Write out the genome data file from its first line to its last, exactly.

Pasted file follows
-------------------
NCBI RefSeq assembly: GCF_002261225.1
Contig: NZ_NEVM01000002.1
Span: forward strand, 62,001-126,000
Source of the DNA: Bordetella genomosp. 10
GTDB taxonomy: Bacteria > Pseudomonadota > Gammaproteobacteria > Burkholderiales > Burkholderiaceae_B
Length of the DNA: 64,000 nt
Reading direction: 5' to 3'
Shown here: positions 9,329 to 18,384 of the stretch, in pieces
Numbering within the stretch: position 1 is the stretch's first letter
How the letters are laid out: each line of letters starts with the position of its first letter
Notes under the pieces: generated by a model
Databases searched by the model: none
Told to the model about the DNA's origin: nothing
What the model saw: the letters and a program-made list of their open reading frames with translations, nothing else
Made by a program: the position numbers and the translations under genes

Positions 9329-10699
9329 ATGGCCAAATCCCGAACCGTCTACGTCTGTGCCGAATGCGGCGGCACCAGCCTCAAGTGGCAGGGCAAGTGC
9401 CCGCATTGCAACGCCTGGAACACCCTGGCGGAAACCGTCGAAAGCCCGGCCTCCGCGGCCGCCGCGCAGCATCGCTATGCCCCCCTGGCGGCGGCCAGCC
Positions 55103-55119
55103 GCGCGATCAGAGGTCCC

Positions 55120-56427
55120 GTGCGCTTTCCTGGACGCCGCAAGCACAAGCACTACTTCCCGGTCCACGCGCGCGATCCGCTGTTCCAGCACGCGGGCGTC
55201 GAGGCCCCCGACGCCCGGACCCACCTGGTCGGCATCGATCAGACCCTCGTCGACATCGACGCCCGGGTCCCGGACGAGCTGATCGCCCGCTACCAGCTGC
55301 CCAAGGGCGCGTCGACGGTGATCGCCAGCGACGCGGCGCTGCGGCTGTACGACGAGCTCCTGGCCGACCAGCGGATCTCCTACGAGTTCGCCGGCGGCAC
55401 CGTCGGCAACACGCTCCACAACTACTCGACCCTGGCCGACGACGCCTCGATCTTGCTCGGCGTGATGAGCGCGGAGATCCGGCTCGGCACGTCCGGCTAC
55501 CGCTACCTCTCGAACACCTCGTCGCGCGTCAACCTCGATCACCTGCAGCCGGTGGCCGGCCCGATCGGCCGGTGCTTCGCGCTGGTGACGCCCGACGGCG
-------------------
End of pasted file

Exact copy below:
NCBI RefSeq assembly: GCF_002261225.1
Contig: NZ_NEVM01000002.1
Span: forward strand, 62,001-126,000
Source of the DNA: Bordetella genomosp. 10
GTDB taxonomy: Bacteria > Pseudomonadota > Gammaproteobacteria > Burkholderiales > Burkholderiaceae_B
Length of the DNA: 64,000 nt
Reading direction: 5' to 3'
Shown here: positions 9,329 to 18,384 of the stretch, in pieces
Numbering within the stretch: position 1 is the stretch's first letter
How the letters are laid out: each line of letters starts with the position of its first letter
Notes under the pieces: generated by a model
Databases searched by the model: none
Told to the model about the DNA's origin: nothing
What the model saw: the letters and a program-made list of their open reading frames with translations, nothing else
Made by a program: the position numbers and the translations under genes

Positions 9329-10699
9329 ATGGCCAAATCCCGAACCGTCTACGTCTGTGCCGAATGCGGCGGCACCAGCCTCAAGTGGCAGGGCAAGTGC
9401 CCGCATTGCAACGCCTGGAACACCCTGGCGGAAACCGTCGAAAGCCCGGCCTCCGCGGCCGCCGCGCAGCATCGCTATGCCCCCCTGGCGGCGGCCAGCC
Positions 55103-55119
55103 GCGCGATCAGAGGTCCC

Positions 55120-56427
55120 GTGCGCTTTCCTGGACGCCGCAAGCACAAGCACTACTTCCCGGTCCACGCGCGCGATCCGCTGTTCCAGCACGCGGGCGTC
55201 GAGGCCCCCGACGCCCGGACCCACCTGGTCGGCATCGATCAGACCCTCGTCGACATCGACGCCCGGGTCCCGGACGAGCTGATCGCCCGCTACCAGCTGC
55301 CCAAGGGCGCGTCGACGGTGATCGCCAGCGACGCGGCGCTGCGGCTGTACGACGAGCTCCTGGCCGACCAGCGGATCTCCTACGAGTTCGCCGGCGGCAC
55401 CGTCGGCAACACGCTCCACAACTACTCGACCCTGGCCGACGACGCCTCGATCTTGCTCGGCGTGATGAGCGCGGAGATCCGGCTCGGCACGTCCGGCTAC
55501 CGCTACCTCTCGAACACCTCGTCGCGCGTCAACCTCGATCACCTGCAGCCGGTGGCCGGCCCGATCGGCCGGTGCTTCGCGCTGGTGACGCCCGACGGCG